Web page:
OPINION: Need-blind admission for international students is a necessity

 

A white stone gate with "Pomona College" inscribed into it is surrounded by bushes and flowers.
The 5Cs must open need-blind admissions to international students, writes Yifei Cheng PO ’24. (HuxleyAnn Huefner • The Student Life)

 

The generosity of Pomona College’s financial aid program is indisputable. Committed to meeting 100 percent of its students’ demonstrated need, Pomona offered an average of $57,311 in need-based scholarships in 2019. This generosity is accompanied by Pomona’s need-blind admissions policy, whereby the admissions process does not take into account applicants’ need for financial assistance. This need-blind policy allows students from all financial backgrounds to apply without jeopardizing their chance of admission or reducing the affordability of their education. 

Nevertheless, things are different for international students, who must undergo a need-aware admissions process. While Pomona still covers their full demonstrated needs upon successful admission, the college considers their financial aid requests when evaluating their applications. A mandatory section on the application form compels international students to inform the college whether or not they wish to apply for financial aid. 

Though Pomona has not disclosed how exactly the financial aid application affects international students’ chance of admission, one can reasonably expect that students requesting financial aid will have, to some extent, a lower chance of getting into the college. In essence, one qualifies for financial aid not just by needs, but also by competitiveness — they must be extra competitive to compensate for the unfavorable implications of their aid request. This makes Pomona’s need-based scholarship de facto merit-based for international students.

This arrangement has obvious drawbacks. It subjects international students to an unresolvable dilemma, where they must choose between the massive financial burden of paying full tuition and the possible jeopardizing of their chance of admission. Essentially, the student must either bear the burden or risk rejection. Neither option is desirable.

In addition, an international student’s decision to apply for or relinquish financial aid is binding — if the applicant chooses “no,” they are effectively disqualified from receiving any need-based aid from Pomona in the future. This deters international students from low- and middle-income backgrounds from applying for financial aid at Pomona, or from applying to Pomona altogether. Should international students choose “no financial aid” on the application form out of the fear of rejection and gain admission, they would forever lack the resources available to their domestic peers.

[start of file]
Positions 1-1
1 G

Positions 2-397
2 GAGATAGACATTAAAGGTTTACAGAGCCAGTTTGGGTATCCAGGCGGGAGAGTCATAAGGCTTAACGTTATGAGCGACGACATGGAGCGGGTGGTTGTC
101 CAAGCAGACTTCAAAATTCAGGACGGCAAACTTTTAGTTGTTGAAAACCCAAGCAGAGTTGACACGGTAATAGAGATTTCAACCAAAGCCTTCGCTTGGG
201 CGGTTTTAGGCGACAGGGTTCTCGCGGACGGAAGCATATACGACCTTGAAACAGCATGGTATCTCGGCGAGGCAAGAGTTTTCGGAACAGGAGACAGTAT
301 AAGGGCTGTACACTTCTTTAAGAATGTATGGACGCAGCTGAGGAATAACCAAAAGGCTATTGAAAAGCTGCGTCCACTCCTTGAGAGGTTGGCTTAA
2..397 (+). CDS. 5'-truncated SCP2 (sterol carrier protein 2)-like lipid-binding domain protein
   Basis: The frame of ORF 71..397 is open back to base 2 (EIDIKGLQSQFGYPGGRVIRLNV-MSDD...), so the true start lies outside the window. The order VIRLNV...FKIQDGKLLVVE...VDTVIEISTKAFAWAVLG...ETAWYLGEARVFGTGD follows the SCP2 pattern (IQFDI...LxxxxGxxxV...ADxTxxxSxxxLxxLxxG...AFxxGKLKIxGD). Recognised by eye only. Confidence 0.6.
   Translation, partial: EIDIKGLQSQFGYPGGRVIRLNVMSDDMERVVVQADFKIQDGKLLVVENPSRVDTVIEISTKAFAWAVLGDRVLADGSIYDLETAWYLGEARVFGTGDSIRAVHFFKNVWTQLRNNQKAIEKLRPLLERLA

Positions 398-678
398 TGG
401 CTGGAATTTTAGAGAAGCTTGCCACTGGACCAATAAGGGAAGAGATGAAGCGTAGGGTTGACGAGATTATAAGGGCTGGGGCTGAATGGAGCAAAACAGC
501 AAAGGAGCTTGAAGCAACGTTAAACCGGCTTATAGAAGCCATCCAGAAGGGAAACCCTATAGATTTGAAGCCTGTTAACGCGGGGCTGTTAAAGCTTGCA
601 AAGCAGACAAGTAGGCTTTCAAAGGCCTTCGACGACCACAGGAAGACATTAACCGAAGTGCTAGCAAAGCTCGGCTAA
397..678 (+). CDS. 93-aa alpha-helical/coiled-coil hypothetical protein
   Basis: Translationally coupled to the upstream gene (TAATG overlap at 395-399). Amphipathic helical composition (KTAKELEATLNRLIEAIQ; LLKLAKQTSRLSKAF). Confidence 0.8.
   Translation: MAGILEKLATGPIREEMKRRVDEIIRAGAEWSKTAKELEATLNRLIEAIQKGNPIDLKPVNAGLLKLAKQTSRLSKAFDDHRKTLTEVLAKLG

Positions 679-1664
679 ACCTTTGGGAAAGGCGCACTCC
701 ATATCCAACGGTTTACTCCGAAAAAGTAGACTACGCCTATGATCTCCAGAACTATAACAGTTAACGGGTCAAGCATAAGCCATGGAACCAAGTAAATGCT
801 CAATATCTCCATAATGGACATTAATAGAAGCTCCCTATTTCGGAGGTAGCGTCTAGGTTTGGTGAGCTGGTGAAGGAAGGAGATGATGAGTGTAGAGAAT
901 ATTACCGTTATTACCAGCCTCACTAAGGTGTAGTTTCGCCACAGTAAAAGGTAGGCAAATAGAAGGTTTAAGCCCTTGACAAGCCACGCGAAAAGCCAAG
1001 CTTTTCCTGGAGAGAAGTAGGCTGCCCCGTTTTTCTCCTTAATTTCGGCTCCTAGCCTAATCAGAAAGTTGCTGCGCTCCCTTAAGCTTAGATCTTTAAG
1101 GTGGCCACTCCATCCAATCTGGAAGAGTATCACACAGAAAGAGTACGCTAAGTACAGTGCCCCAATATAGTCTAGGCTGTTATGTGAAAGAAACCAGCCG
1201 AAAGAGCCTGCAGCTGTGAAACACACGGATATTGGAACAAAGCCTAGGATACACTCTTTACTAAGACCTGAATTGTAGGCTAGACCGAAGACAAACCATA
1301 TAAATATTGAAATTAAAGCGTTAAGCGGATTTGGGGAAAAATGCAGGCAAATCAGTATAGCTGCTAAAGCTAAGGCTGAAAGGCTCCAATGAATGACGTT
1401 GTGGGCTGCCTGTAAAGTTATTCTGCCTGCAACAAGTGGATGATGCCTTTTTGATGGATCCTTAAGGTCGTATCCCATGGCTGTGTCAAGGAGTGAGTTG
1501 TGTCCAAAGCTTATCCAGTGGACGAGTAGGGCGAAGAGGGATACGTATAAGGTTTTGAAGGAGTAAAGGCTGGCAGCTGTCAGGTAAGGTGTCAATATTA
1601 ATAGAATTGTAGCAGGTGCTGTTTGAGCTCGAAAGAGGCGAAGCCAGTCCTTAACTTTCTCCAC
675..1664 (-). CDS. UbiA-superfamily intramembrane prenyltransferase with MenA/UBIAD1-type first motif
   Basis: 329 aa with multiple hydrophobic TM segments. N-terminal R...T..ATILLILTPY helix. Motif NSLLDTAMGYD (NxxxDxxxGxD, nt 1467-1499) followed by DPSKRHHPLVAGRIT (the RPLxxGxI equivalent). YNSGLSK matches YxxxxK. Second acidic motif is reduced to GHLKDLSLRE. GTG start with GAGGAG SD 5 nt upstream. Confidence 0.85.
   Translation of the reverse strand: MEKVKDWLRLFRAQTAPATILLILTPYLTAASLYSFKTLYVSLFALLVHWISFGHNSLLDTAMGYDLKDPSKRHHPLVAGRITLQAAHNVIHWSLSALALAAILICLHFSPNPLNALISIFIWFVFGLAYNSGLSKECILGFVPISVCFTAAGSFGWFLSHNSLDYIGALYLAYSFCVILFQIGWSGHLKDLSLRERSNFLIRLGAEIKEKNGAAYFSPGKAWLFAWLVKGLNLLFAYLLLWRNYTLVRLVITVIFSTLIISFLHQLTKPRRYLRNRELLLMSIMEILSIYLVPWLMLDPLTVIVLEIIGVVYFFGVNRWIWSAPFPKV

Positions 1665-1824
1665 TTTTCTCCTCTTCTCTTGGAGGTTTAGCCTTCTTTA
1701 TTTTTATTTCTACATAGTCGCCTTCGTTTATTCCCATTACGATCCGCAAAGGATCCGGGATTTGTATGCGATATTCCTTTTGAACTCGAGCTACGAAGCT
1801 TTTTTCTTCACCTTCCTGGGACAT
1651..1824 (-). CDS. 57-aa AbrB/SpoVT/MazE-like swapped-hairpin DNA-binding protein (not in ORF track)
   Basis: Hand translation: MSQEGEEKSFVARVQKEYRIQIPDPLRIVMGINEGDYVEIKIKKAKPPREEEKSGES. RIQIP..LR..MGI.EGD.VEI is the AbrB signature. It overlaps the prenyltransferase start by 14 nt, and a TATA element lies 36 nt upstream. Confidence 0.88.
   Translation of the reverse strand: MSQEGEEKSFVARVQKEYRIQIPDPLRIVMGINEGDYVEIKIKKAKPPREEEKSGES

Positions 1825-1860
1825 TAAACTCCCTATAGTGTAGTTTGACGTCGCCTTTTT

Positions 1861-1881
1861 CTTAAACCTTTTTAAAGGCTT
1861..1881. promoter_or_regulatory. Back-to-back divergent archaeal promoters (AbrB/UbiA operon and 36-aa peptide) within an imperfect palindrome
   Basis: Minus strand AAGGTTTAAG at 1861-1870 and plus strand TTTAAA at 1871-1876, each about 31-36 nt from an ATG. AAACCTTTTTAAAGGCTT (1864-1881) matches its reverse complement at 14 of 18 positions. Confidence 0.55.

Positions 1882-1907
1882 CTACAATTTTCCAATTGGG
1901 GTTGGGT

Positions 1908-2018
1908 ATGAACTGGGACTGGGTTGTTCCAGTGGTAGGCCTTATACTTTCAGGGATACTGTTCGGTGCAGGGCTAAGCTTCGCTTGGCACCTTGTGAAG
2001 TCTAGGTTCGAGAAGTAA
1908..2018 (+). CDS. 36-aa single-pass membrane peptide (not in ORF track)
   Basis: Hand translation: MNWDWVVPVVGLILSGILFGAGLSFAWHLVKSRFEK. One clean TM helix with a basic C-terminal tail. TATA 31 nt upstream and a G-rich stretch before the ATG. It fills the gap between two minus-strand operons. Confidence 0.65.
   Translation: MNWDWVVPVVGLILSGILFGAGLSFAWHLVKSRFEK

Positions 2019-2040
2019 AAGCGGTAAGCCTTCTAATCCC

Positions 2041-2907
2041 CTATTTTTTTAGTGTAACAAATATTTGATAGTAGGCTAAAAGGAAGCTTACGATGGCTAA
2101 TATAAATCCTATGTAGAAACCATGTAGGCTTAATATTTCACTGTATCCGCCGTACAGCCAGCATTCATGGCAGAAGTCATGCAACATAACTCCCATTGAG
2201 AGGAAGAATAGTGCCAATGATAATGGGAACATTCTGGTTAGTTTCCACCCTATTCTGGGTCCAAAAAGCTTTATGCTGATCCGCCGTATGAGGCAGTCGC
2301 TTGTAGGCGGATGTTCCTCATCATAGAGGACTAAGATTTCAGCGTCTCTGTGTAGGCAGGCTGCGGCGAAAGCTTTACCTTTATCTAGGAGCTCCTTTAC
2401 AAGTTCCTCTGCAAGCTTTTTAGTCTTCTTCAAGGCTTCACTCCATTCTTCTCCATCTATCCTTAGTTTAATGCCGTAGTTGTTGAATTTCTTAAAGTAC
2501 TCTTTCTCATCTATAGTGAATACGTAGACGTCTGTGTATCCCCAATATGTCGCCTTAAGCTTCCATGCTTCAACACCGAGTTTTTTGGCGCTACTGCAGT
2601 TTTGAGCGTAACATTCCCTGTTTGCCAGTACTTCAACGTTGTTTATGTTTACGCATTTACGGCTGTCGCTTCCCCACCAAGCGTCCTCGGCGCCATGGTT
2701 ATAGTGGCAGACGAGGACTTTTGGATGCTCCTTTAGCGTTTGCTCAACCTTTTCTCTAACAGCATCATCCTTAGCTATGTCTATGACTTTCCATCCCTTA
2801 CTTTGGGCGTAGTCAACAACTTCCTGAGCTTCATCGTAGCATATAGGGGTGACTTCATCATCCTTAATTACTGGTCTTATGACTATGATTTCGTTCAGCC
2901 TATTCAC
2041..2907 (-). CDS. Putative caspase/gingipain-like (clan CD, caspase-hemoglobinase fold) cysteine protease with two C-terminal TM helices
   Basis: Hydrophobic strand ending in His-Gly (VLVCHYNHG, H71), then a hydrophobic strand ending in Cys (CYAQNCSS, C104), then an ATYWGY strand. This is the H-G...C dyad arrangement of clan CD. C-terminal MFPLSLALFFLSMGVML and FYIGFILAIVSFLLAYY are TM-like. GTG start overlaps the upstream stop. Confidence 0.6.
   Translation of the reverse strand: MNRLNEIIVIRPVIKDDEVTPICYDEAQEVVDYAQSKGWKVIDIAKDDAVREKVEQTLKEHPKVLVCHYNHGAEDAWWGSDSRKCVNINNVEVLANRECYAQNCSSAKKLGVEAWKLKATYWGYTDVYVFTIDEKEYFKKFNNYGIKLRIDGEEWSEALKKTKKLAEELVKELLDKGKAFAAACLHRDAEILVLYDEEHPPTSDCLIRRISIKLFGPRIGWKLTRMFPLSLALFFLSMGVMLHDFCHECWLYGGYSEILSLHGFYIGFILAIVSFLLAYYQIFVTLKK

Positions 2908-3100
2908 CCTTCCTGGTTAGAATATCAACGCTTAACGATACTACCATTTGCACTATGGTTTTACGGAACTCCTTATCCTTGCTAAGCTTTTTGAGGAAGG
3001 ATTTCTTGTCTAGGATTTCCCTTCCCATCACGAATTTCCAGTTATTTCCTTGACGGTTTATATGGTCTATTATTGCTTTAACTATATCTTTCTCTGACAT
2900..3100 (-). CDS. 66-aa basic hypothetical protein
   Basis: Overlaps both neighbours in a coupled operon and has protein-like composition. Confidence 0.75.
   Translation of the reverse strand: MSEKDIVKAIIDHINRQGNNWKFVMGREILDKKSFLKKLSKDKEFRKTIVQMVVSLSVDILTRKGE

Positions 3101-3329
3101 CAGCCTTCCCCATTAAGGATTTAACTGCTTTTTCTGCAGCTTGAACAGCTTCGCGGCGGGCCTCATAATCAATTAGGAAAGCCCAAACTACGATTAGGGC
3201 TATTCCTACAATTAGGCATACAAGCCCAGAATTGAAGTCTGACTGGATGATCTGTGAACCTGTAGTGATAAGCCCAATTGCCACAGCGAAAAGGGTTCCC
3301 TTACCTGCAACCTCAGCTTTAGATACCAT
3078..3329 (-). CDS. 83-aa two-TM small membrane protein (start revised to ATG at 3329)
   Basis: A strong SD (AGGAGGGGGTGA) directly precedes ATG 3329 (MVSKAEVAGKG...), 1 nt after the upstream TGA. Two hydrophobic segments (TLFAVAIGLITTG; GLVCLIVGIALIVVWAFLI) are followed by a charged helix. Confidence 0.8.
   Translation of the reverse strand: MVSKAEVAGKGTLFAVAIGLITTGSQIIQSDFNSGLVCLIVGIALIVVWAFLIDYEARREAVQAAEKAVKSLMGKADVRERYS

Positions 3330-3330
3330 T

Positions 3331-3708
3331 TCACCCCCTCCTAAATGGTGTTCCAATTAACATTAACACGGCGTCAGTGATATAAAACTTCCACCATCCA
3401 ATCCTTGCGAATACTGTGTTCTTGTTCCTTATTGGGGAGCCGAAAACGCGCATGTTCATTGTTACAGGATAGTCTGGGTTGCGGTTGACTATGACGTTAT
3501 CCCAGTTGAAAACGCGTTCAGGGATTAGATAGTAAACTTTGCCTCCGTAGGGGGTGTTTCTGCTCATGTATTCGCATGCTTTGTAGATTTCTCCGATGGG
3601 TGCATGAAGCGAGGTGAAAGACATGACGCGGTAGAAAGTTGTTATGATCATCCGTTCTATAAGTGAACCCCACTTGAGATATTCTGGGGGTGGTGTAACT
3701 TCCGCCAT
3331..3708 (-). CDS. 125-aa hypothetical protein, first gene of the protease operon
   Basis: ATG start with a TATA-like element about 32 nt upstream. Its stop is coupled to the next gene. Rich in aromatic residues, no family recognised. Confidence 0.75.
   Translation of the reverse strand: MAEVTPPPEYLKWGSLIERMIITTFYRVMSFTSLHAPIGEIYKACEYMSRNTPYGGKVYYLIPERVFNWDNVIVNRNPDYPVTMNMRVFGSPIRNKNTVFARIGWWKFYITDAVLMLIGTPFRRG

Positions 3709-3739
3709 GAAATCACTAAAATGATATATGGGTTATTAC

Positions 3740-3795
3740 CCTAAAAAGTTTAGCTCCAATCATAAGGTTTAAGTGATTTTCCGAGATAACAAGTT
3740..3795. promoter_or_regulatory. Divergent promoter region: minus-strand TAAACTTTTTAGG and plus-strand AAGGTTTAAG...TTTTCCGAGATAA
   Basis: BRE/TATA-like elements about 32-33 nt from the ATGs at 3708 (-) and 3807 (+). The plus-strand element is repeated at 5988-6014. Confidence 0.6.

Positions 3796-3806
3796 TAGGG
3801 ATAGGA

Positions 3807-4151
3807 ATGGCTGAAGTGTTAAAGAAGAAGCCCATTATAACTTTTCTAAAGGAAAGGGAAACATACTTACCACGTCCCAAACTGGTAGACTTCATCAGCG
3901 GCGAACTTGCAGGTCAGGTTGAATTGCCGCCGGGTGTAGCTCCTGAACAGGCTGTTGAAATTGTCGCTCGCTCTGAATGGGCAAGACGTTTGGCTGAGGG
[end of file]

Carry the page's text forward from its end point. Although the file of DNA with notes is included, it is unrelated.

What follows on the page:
To reimburse the imminent financial burden brought about by Pomona’s $80,492 annual cost of attendance, many of them might have to discard their true academic passion and seek more lucrative and financially rewarding alternatives. For instance, one interested in art history or classics might encounter the pressure to choose majors conventionally associated with higher immediate post-graduate earnings, like economics or computer science. One might also enter the workforce immediately after graduation rather than attending a graduate school that aligns better with their actual interest, so as to start earning back their hefty educational investment as soon as possible. Therefore, Pomona’s need-aware admissions policy limits what international students can do with their liberal arts education. This contradicts Pomona’s mission to “enable [students] to identify and address their intellectual passions.”    

Pomona should make its admissions process need-blind for everyone, not just for domestic students. Pomona is likely capable of overcoming the budgetary implications caused by this policy change with its substantial financial resources. Data from the National Association of College and University Business Officers indicates that in 2020, Pomona ranks 9th in endowment market value per full-time student among all U.S. colleges. Furthermore, the college will most likely maintain its robust financial profile and its exceptional balance sheet strength in the years to come. It is time for the college to devote some of its vast endowment into expanding need-based financial aid for international students.

Pomona’s Strategic Vision states that “access to a Pomona education regardless of family income remains a bedrock value of the college.” Despite Pomona’s alleged commitment to affordable education, the status quo for international students tells a different story. Unless Pomona extends its need-blind admissions policy to our fellow international students, this promise will always remain unfulfilled.

Yifei Cheng PO ’24 is from Nanjing, China. He enjoys hiking, reading (especially fantasy literature), and playing Starcraft 2. 

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